Prescriptive B2B Advice from Disney+, Taylor Swift and Barnes & Noble
Don’t look now, but it’s December — the time of year when the media, analysts and strategists look back at the top stories of the past year.
Our purpose in highlighting 2023’s top marketing stories below is to help our prototypical B2B marketers and product managers learn from trends and happenings outside their industry and apply the best lessons to their 2024 plans and strategies. What can marketers of industrial, medical, technical and manufacturing products and services glean from these stories? Read on to find out.
Story #1: Disney+ has almost passed Netflix in subscribers
Earlier this year, Disney+ reported that it had obtained 164 million subscribers worldwide — and that they anticipate reaching 260 million subscribers in 2024. This number would surpass Netflix’s current 232 million count, despite the fact that Disney+ has 20 years less operating history than Netflix.
Like many B2Bs who communicate to end users through captive or independent channels, Disney could have simply licensed their content to existing channels like Netflix and Amazon. This would have been low-risk and cost-effective. Instead, they chose to invest in their own platform to directly reach end-users. It has proven to work very well for them from a subscriber standpoint, though they seem to have some challenges with profitability.
Advice for B2B Marketers: The Disney+ decision to go direct is analogous to a wound care company selling a sophisticated product like negative pressure dressings deciding to advertise directly to patients. The ads would encourage patients to request these highly specialized products from their doctors. Many of our technical product clients ask us every year if it’s time to spend some budget on this type of strategy. Based on the success of Disney+, pharma companies and others, it may be time to allocate some budget to this approach in 2024.
Story #2: Taylor Swift’s “Unbundling”
Taylor Swift’s innovative strategy to expand her target market is an approach that can be instructive for many B2B businesses. It starts with her team’s understanding that there are many Swifties who cannot afford tickets to her concerts or who get shut out of sold out shows.
So, Taylor simply had cameras follow her around during a performance and turned it into a movie: “Taylor Swift: The Eras Tour.” Now, those who couldn’t afford a concert ticket can get the Taylor Swift experience in their local theatre, for the cost of a movie ticket (or $19.89 – her birth year).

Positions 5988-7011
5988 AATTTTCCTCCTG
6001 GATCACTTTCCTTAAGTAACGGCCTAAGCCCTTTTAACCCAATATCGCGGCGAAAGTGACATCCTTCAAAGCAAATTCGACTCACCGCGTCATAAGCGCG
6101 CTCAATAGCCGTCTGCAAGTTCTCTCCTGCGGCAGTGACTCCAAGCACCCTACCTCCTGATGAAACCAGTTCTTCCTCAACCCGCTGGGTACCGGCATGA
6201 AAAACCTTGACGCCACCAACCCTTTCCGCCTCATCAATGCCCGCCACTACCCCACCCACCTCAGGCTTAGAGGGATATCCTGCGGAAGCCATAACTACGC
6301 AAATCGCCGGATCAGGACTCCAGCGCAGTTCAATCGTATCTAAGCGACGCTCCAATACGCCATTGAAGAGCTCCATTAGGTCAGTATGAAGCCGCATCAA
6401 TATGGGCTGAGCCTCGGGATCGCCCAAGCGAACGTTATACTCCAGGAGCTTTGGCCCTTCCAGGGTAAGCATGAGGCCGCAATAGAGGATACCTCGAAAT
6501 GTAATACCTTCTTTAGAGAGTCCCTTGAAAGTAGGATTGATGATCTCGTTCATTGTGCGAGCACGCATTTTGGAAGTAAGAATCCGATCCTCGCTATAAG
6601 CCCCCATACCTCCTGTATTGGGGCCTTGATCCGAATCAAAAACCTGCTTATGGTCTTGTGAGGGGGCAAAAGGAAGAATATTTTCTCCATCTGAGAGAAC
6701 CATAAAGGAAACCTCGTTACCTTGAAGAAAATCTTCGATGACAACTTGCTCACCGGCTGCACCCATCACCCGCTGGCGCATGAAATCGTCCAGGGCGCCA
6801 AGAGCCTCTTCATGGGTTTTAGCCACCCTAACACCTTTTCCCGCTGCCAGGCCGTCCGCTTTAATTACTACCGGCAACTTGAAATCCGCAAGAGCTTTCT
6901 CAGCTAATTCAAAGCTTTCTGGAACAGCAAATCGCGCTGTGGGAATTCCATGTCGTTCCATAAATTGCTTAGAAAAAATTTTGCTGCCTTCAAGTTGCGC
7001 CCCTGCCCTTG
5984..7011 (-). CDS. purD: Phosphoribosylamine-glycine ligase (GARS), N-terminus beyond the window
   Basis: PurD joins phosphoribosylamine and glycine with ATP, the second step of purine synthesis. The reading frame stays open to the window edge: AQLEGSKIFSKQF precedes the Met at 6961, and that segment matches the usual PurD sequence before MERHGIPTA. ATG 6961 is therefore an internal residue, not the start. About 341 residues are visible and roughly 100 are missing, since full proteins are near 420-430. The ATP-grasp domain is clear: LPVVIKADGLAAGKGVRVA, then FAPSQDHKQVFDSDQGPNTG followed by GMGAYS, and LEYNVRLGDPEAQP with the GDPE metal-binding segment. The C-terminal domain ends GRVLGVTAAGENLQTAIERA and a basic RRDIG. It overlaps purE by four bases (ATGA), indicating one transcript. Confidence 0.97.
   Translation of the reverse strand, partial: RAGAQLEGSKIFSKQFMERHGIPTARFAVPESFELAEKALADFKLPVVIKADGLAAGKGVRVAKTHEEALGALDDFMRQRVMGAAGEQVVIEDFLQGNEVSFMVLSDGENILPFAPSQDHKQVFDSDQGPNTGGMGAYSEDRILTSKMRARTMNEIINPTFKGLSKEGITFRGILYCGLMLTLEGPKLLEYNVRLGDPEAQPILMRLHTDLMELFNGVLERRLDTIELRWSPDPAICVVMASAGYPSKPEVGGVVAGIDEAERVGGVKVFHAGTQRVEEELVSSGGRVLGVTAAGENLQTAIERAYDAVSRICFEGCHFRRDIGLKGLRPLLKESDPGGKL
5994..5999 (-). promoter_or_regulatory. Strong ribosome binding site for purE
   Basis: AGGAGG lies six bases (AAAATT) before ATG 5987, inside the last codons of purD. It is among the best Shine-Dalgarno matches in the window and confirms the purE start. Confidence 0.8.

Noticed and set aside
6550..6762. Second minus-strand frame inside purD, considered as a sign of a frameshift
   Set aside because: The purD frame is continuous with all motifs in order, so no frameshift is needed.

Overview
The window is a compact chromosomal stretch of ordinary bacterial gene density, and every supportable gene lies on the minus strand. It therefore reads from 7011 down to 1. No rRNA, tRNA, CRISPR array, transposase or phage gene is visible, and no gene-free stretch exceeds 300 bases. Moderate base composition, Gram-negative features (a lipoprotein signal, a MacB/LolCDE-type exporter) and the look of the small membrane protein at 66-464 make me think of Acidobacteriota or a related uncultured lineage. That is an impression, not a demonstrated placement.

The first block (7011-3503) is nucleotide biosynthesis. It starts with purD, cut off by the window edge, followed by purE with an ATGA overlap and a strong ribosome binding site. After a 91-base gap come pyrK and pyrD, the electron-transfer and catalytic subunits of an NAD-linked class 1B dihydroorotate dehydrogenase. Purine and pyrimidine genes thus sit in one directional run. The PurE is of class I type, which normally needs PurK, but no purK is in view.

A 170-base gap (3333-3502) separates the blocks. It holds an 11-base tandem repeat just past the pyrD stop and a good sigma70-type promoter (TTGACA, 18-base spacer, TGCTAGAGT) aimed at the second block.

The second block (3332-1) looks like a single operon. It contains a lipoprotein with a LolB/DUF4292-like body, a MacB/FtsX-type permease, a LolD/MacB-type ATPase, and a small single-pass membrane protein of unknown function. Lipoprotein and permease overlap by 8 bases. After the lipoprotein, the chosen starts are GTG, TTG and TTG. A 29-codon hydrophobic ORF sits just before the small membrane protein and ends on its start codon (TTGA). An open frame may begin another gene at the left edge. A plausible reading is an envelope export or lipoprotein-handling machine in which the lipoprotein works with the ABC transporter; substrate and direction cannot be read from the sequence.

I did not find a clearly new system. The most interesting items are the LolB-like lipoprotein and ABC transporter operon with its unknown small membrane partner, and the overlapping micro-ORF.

Advice for B2B Marketers: Certainly, seeing Taylor Swift in a movie theatre is not as exciting as a live concert. But then again, the theatre ticket price is much less than the concert ticket. B2Bs can expand their market share by thinking in similar terms. How can you unbundle your offer in order to make it more affordable for a wider audience? Your clients know it isn’t as good as your full offer. But there may be economic reasons why they would be satisfied for something less for a cheaper price.
Story #3: Barnes & Noble’s “High Touch” Triumph
Book retailer Barnes and Noble (B&N) recently announced the opening of 30 new stores. In the era of Amazon, this is big news.
B&N’s approach has been to take full advantage of the fact that many book lovers look at bookstore shopping as a form of entertainment. Realizing this many years ago, B&N designed its stores with comfortable couches, coffee bars and an atmosphere that said, “stay awhile and enjoy the experience.”
And the approach continues to work for them. Amazon caused the demise of many independent book sellers over the years, but there is still room for companies that bring emotion and “high touch” to industries dominated by a ubiquitous, low-price competitor.
Advice for B2B Marketers: Originally billed as “Earth’s Biggest Bookstore”, Amazon brings massive selection, accessibility from anywhere and competitive prices to the world. These are all good things. But it can all seem “without a soul”, especially to book lovers who cherish the bricks and mortar experience.
B&N found success in being the “opposite good” to Amazon’s attributes. Many B2Bs facing a significant, Amazon-like competitor (or even facing Amazon itself) should look at the opportunity to be the opposite good player in their industry. This strategy requires you to think of the good things that your competitor does for your target market. Then find if there is an opposite-yet-good quality that you can build your offer and/or your communication around.
In a world where change is the only constant, the ability to adapt and innovate becomes the key to success. These stories from 2023 serve as beacons, guiding businesses to navigate uncharted waters with resilience and strategic foresight. As we look back to look forward, the lessons learned pave the way for a future where B2B businesses can thrive amidst evolving landscapes.